That work is the process I've (more or less) pulled together over the years for creating a story. I play with my idea, working it into a plot until I have a narrative, or "working synopsis," that tells the story to me. I then work up characterisations, develop the plot some more, research, then compile a storyboard. The storyboard is my compilation of scenes (the basic unit of drama) and is basically the same sort of construct as used in movie-making. It's the template the writer (or movie-maker) follows to build the screenplay or manuscript.
I thought I was getting close to having my working synopsis for Madam President complete, when Donna showed me where it wasn't ready. Ah, my good wife. You're right. The story is there within all the work I've done--characterisations, conflict table, location descriptions, research notes, and working synopsis--I just have to find the optimal way to tell that story.
When I did computer programming, this was the same point at which I was "engineering" the program and it was usually expressed as a flowchart of the program logic. I worked out the logical problems at this point. Only when I was happy with the flowchart, would I start coding the program. I found there were fewer bugs in the program when I followed this process.
The same is true for writing, at least for me. Working out the story's logical problems at the "engineering level" (characterisations, conflict table, synopsis, etc) makes it much easier to draft prose (relatively "easier," it's still hard work).
So that's where I am with Madam President, which I need to be the best thing I've ever written. Yes, there's some pressure there.
In recent weeks, I've written a couple of book reviews that I think came out quite well and I hope you'll check them out on Good Reads. One is for an anthology that I contributed to. They are here:
Witch of Hebron by James Howard Kunstler
While the Morning Stars Sing edited by Lyndon Perry
Now in my last Journal entry, I made some predictions for 2012. Most of them, I still stand by, but I realize I've missed (thankfully) on one. It looks like Michele Bachman will NOT be the first woman US President. In my defense, I was more making a point than a prediction. That point was that absolutely ANYBODY can be put in the office of President of the US with NO change on policy or the working of the Federal government. This is because all they do is act as agents for the elite (the 1 percent). The same policies will be followed whether the next president is Bachman, Romney, or Obama. No one who doesn't represent the 1 percent (like Ron Paul) will be allowed to reach that office (no, I am not a Ron Paul supporter).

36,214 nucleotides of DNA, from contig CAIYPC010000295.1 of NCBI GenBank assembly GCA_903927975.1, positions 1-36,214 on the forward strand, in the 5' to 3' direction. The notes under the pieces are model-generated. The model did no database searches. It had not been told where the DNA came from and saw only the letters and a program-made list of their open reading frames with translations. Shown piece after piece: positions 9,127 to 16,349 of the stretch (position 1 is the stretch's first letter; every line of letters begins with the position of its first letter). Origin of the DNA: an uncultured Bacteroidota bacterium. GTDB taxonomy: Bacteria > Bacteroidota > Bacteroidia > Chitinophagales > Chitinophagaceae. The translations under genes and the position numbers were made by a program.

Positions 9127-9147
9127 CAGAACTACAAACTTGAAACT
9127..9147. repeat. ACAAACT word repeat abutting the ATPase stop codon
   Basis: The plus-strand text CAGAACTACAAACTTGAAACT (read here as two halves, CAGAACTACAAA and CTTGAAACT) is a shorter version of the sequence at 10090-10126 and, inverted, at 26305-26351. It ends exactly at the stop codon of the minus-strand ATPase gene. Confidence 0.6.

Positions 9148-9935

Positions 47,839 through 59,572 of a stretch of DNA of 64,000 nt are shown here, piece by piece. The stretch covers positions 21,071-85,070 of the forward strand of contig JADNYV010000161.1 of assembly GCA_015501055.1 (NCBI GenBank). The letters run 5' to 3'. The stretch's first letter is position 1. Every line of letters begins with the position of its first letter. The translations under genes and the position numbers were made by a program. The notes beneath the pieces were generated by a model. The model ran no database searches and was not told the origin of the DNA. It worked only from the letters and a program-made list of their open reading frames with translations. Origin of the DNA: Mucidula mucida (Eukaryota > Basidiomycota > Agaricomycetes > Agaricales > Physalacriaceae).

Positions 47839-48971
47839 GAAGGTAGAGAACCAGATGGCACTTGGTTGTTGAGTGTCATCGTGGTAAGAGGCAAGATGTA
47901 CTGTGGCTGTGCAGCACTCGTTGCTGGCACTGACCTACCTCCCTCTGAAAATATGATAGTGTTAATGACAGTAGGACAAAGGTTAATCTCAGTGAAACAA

On a lighter note, Donna and I spent yesterday in Oxford, visiting our sons at the University of Mississippi. It was Donna's birthday and we had cake and celebrated at a local Asian restaurant. The food was great and (upon my sons' advice because they've spent time in China) I ordered a Tsingtao (pronounced "ching dow") beer to go with the meal. Actually, I ordered two.
Tsingtao is the beer capitol of China and apparently with reason. The light beer was of medium body and very flavorable, not waterly like American lights.
I carried my second bottle with me as we left (it was LIGHT beer, besides, Donna was driving) and the Chinese lady hostess was adament about warning me to not be seen by the police with an open bottle of beer in the car. That was thoughtful, and probably right, though I'm enough of a revolutionary to believe I have a Constitutional right to ride in the PASSENGER side of a car with an open bottle of beer! Still, I finished it quickly and then hid the bottle in the glove compartment.
Oh well, gotta finish my scotch and work on Madam President. Happy Birthday, Sweetie!